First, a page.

ATM Fraud , Fraud Management & Cybercrime , Next-Generation Technologies & Secure Development

ATM Security: The Fundamental Flaws

Security Leaders Say Manufacturers Must Be More Accountable
ATM Security: The Fundamental Flaws

Concerns around ATM security are rising in India. CISOs across the banking sector report multiple challenges, including a lack of security features built into the ATM machines by manufacturers, and external factors beyond their control, such as the OEM's choice of operating system, the bolt-on approach to security and physical security.

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Challenges are compounded by the most widely-used OS in ATMs - Windows XP - no longer being supported by Microsoft.

ATM manufacturer NCR recently released a security alert regarding malware attacks on ATMs. These attacks, also known as "jackpotting" or "cashout," are on the rise in India (see: Alert: Indian ATMs Face New Attacks).

"These malware attacks have expanded into nearly every global region and are increasing in frequency," says the NCR alert, urging operators to better protect machines against known attacks, especially against the "Top Box" where the operating system resides, to install or execute malware via USB or other means.

However, while the OEMs encourage more security on top of their product, banking and security leaders believe that fundamental issues need to be addressed from the top down, before it's too late.

A CISO at a leading bank, who asked to remain unnamed for this story, says, "The biggest issue is that any and all security features being provided by OEMs are add-on solutions; security is not built-in."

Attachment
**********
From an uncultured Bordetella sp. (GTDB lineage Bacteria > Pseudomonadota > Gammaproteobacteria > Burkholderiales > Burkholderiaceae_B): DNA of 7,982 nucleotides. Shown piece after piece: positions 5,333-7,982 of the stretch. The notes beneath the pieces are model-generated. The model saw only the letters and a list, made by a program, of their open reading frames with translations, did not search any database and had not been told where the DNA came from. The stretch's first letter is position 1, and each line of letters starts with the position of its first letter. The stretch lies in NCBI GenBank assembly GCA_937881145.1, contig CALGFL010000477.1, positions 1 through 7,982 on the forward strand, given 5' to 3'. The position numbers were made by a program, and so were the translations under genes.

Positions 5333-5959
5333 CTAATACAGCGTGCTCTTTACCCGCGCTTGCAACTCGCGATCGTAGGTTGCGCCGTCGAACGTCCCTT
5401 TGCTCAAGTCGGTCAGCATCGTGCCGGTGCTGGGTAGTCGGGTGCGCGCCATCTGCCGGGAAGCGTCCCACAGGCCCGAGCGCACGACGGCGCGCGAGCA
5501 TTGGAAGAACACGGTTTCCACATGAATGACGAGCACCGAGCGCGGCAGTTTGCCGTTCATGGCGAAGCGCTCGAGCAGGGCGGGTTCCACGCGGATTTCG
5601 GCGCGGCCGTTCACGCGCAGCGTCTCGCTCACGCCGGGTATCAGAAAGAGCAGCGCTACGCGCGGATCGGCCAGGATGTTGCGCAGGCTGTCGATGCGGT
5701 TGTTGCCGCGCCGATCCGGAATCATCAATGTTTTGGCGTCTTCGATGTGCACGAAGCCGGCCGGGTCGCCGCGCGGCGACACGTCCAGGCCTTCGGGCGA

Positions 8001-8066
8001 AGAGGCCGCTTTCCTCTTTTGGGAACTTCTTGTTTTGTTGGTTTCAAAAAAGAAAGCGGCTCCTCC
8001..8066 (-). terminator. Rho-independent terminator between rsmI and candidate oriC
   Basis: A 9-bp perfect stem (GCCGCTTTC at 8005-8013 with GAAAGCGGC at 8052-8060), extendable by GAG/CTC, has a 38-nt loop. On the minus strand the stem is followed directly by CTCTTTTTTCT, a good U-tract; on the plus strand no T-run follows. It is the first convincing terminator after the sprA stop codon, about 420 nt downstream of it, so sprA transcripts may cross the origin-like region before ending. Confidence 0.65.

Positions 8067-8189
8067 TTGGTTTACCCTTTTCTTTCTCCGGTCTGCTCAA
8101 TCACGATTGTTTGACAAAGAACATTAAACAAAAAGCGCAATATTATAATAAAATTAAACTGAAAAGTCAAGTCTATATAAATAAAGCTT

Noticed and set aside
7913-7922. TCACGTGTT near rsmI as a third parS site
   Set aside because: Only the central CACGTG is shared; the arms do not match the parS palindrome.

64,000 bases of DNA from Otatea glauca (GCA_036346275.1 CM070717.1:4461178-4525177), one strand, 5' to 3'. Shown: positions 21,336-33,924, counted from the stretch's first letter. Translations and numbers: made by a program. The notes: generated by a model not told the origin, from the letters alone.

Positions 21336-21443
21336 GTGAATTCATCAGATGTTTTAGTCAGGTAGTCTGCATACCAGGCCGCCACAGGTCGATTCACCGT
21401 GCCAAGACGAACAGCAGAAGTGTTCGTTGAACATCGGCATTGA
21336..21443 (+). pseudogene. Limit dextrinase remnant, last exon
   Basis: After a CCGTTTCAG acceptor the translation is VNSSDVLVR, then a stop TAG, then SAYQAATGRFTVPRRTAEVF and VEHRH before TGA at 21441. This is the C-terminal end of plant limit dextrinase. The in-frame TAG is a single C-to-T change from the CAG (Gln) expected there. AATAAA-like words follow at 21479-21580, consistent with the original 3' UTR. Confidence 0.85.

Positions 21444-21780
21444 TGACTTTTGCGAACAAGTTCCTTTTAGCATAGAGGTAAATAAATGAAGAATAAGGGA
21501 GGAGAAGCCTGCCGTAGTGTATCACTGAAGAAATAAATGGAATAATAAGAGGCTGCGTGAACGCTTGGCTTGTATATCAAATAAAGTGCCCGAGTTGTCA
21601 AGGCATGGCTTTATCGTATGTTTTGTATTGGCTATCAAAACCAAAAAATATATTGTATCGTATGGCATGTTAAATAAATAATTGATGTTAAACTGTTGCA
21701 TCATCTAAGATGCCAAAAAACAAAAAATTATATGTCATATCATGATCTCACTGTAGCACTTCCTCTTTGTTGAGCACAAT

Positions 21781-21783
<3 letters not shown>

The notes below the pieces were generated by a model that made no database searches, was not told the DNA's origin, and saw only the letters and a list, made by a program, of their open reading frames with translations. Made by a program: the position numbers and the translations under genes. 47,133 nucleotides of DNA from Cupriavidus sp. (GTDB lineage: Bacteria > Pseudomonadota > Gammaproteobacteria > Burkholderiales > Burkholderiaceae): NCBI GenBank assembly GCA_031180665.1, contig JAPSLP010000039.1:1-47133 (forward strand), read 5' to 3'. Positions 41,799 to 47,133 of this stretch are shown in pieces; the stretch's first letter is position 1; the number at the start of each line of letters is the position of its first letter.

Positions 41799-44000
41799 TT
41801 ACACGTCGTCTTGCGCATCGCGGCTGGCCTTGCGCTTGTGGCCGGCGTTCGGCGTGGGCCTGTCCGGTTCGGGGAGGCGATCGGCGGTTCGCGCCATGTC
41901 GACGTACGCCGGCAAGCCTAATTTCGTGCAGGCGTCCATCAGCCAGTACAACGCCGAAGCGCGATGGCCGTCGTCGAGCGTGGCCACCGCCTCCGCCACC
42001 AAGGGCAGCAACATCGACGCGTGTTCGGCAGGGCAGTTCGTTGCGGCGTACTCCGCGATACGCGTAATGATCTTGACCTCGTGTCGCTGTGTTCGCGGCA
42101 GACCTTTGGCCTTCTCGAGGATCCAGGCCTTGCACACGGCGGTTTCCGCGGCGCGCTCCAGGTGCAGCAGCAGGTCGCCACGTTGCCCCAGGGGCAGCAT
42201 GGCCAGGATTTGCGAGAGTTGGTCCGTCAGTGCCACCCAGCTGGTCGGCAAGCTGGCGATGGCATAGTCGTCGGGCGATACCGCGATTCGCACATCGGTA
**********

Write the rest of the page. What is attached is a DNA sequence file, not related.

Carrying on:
The OS Challenge

ATM security concerns have heightened ever since Microsoft's announcement of end of support for its XP operating system in 2014. A majority of ATMs operated still run XP, experts say. The choice of OS platform is completely up to the OEM - banks simply want a secure ATM machine without worrying about the underlying platform/OS, says the anonymous bank CISO.

There is a clear need for purpose-built software to operate ATMs that is not subject to vulnerabilities that affect consumer operating systems that require regular patching. "For instance, compliance with PCI-DSS requires regular patching of ATMs. However, with XP going out of support, vendors are conveying their inability to patch their XP-based ATM machines," the CISO says.

The CISO also says there are thousands of XP-based ATM machines from various OEMs in the field, and banks are employing compensatory controls in the form of whitelisting, OS hardening and similar solutions. He says that while PCI-DSS accepts compensatory controls in the short term, it is not acceptable as a permanent solution, even though it is more secure than regular patching.

Whitelisting software is therefore an additional investment that quickly becomes redundant from a compliance perspective. The cost is expected to rise more with OEMs asking banks to upgrade ATM machines to Windows 7 at the bank's cost. In many cases, this will require an additional hardware upgrade, the CISO says.

However, in less than five years, when support for Windows 7 is likely to be withdrawn, ATMs being purchased today will again become non-compliant. "OEMs are considering ATM machines as an assembly of discrete components, and are able to disown the responsibility for support during the useful life of the product," the CISO says.

Ideally, the OEMs should design ATMs as appliances, with complete control and ownership over its components during the machine's life - about seven years - without linking dependencies on external factors like an OS going out of support, he asserts.

Unique Security Issues